Tigers Fall to Virginia

CLEMSON – That nasty bugaboo that has been so hauntingly familiar to the Clemson baseball team all season reared its ugly head once again as the Tigers were unable to produce any semblance of an offense.

After getting just six hits against South Carolina Wednesday, No. 14 Clemson followed it up with a seven-hit performance, with none of them coming consecutively, as No. 6 Virginia literally ran away with a 5-3 victory Friday night at a full Doug Kingsmore Stadium.

Cavaliers right-handed pitcher Jacob Thompson improved to 9-0 on the season by allowing six hits over eight innings of work. He didn't allow a single hit by a right-handed batter.

"He's throws one of the more devastating breaking balls in the nation," said Clemson's Andy D'Alessio, who managed two hits, including a two-run homer in the sixth inning. "He's 9-0 for a reason. He's no joke."

Each time it seemed the Tigers (25-12, 10-6 ACC) were about to mount some sort of a comeback, they'd either strikeout or hit into a double play. There were no rallies on this night.

"We're just not quite firing on all cylinders," Clemson coach Jack Leggett said. "We have to build on innings when we do something positive."

One staple that has been a Tigers trademark under Leggett is their stellar defense. Ironically enough, it was an error by second baseman David Bunnell that wound up being a major reason for Clemson's undoing.

With two outs in the top of the fourth, Mike Mitchell hit a grounder to second, but the ball ate Bunnell up and he was unable to make a play. Starting pitcher Daniel Moskos then walked Greg Miclat to put runners on first and second with two outs.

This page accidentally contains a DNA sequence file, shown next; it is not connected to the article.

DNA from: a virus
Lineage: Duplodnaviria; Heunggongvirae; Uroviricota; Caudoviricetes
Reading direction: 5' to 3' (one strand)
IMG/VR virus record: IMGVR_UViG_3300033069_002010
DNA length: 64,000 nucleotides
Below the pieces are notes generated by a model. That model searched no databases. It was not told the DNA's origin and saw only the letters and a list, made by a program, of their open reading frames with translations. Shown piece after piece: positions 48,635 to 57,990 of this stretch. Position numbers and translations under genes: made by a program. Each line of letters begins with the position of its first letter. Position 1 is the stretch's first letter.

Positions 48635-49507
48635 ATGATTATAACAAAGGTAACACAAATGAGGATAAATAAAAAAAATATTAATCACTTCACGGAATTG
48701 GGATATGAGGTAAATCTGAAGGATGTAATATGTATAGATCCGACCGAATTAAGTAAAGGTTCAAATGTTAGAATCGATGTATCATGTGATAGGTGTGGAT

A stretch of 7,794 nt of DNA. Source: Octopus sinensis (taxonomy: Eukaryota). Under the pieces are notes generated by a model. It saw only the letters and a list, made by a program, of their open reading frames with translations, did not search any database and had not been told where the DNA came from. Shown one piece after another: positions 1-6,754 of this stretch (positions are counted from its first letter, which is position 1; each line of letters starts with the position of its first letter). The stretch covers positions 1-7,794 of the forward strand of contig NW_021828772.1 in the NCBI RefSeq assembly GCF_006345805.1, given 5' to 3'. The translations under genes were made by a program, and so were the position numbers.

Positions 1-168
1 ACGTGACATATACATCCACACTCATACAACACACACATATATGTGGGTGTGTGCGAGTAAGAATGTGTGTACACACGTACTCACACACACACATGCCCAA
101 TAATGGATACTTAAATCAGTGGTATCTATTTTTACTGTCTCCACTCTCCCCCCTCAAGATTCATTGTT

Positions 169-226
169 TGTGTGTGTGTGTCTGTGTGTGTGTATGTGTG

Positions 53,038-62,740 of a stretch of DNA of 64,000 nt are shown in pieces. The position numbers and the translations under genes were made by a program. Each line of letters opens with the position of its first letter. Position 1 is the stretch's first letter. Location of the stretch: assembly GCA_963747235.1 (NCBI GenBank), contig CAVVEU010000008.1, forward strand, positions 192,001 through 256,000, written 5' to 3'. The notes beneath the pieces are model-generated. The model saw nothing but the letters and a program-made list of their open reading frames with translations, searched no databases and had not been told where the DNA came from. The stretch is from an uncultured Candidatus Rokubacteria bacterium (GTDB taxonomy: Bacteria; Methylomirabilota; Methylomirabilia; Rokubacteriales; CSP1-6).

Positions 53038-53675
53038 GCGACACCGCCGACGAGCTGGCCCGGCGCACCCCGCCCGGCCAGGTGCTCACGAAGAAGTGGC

The two runners then committed a double-steal to get into scoring position. Stealing bases was definitely the theme of the evening as the Cavaliers stole nine, the most against a Clemson team since California stole 10 in 1997.

Following the steals, Brandon Marsh doubled to left to score both runs and give Virginia a 3-1 lead. Sean Doolittle then hit a blooper to left to score Marsh and make it 4-1.

"They took advantage of every mistake we made," Leggett said. "They put pressure on you, which is why you can't allow walks or have errors."

The Cavaliers (33-8, 12-6 ACC) were running so much that catcher Ben Hogan almost seemed shellshocked.

"They get guys on base who can run all over the place," Hogan said. "They steal every chance they get. You've got to expect them to run on every pitch."

Clemson did manage to put runners on second and third with two outs in the bottom of the ninth, but reliever Casey Lambert struck out Alex Lee to end the game and record his 40th career save, which is just one shy of the ACC record.

It's the seventh straight win over the Tigers by Virginia, which is the longest streak against Clemson since Florida State won nine straight over the 2001 and 2002 seasons.

"That's the name of the game, two-out RBIs," D'Alessio said. "We're going to hit. I'm not worried about it. Once we start clicking, we're going to go."

Leggett said that better happen sooner rather than later if the Tigers are going to succeed this season.

"This (team) is all we've got," he said. "This team really has got to step up and respond or we'll get lost in a crowd here. We can't go out and make any trades. This is who we are."

CUTigers.com Top Stories